Don’t fall for the invoice scams

Invoice fraud costs small and medium sized businesses in the United Kingdom more than £9bn each year, and it’s on the rise. Can you avoid becoming a victim of the crime that has seen one in six British SMEs lose more than £5,000 in the last year alone?

mms-craig-kennedy-oct-2016by Craig Kennedy

Craig Kennedy (right) is head of the fraud, investigations and business crime team at Maclay Murray & Spens LLP

What is invoice fraud?

Invoice fraud occurs where criminals seek to divert funds due to genuine suppliers to their own bank accounts. This is often done by intercepting an invoice and changing its payment details. When the invoice is paid, the funds go to the fraudster, rather than the genuine supplier.

A subtle variation of this can occur where a fraudster attempts to divert a payment due to a genuine supplier by corresponding with the intended victim. In those circumstances, the fraudster typically impersonates an existing supplier, fraudulently advises that the genuine supplier’s bank account details have changed and requests that funds be paid to a new account belonging to the fraudster. Such requests are often made by email, where a small change to a familiar email address is usually all it takes to trick businesses into thinking that the request made is genuine.

Are grocery firms and retailers at risk?

Any business that requires to pay invoices is at risk, and those which regularly pay many different suppliers are particularly susceptible. Often, fraudsters seek to exploit weaknesses in the financial processes of the intended victim by creating a sense of urgency around the payment due by, for example, issuing a final demand for payment.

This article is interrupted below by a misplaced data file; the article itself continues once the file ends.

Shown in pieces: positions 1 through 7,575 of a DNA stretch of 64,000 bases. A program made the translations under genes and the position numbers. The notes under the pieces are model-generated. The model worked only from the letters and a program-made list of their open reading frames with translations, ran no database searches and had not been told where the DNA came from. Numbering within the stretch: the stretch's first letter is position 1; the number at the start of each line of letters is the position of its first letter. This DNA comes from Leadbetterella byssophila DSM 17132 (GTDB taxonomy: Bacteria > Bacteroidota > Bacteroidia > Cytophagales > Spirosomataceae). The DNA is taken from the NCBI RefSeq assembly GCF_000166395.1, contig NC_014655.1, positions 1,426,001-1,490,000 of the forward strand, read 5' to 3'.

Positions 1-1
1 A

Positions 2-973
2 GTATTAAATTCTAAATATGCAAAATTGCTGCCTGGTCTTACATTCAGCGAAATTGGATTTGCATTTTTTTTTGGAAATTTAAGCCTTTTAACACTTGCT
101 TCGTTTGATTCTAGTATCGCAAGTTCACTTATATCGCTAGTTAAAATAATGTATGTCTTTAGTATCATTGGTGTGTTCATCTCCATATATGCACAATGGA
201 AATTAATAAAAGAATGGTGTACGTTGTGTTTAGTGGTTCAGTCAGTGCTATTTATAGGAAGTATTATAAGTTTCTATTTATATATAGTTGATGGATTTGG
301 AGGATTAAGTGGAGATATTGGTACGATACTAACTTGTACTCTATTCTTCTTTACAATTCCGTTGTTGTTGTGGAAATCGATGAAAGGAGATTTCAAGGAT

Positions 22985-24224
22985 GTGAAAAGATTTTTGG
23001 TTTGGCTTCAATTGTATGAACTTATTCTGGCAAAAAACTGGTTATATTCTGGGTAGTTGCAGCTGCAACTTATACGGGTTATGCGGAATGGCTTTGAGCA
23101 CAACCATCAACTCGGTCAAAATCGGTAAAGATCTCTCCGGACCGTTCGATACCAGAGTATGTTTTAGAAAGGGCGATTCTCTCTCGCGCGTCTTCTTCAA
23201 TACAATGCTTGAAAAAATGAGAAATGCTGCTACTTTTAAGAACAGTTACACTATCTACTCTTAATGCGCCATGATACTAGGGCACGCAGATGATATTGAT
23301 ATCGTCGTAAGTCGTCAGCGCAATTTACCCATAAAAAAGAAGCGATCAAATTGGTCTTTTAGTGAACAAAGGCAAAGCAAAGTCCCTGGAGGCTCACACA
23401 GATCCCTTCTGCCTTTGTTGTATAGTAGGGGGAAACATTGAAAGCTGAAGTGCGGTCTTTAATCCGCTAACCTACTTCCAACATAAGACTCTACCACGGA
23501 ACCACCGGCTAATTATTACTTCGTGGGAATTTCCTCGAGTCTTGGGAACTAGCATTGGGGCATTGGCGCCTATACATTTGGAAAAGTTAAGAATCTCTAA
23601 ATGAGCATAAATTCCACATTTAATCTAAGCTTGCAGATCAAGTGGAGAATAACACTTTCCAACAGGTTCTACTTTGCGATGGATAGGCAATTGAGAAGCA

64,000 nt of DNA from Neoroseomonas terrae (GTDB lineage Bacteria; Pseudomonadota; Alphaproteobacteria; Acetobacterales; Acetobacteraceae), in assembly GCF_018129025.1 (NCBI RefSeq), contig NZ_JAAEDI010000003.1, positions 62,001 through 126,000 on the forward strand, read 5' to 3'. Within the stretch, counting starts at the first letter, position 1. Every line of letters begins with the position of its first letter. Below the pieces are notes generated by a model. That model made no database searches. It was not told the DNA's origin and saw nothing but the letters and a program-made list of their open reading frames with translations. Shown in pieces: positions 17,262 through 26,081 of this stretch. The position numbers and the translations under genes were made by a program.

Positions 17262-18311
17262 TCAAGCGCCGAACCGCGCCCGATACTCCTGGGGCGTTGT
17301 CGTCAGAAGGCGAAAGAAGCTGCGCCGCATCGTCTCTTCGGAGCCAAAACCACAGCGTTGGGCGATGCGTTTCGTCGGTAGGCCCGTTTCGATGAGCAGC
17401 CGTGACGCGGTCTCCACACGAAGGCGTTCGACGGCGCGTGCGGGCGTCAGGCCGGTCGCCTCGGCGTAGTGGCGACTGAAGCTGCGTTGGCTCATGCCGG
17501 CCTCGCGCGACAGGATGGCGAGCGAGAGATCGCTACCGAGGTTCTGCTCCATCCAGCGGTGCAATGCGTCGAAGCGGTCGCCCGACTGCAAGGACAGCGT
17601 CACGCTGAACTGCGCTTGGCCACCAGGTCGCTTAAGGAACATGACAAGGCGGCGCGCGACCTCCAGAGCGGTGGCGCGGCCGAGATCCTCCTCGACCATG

What should I do if it happens to me?

In most cases, victims of invoice fraud only discover the fraud when the genuine supplier contacts them to advise that payment remains outstanding. As soon as a business suspects that it has been a victim of invoice fraud, it should immediately contact both its bank and the Economic Crime Team of its local police force, in an attempt to stop the payment being made. The first few hours following the release of funds are critical.

If the bank and police are unable to assist, it is important to remember that various potent remedies can be obtained from the civil courts to trace, freeze and recover the misappropriated funds. However, the old adage ‘prevention is better than cure’ best describes the benefit of having appropriate safeguards in place.

What can I do to prevent invoice fraud in the first place?

All members of staff who have access to financial information should be thoroughly vetted to avoid employing someone who might facilitate this type of fraud. Staff should also be suitably trained, and advised to look out for inconsistencies on invoices received. Very often, fraudulent invoices do not bear scrutiny and a thorough check of basic details can be enough to detect the attempted fraud.

All unexpected changes to payment details must be checked with a trusted source within the organisation seeking to make the change. Suppliers are unlikely to mind clients checking that they are sending money to the right place, and pro-actively querying inconsistencies is one of the most effective ways of preventing most types of invoice fraud.

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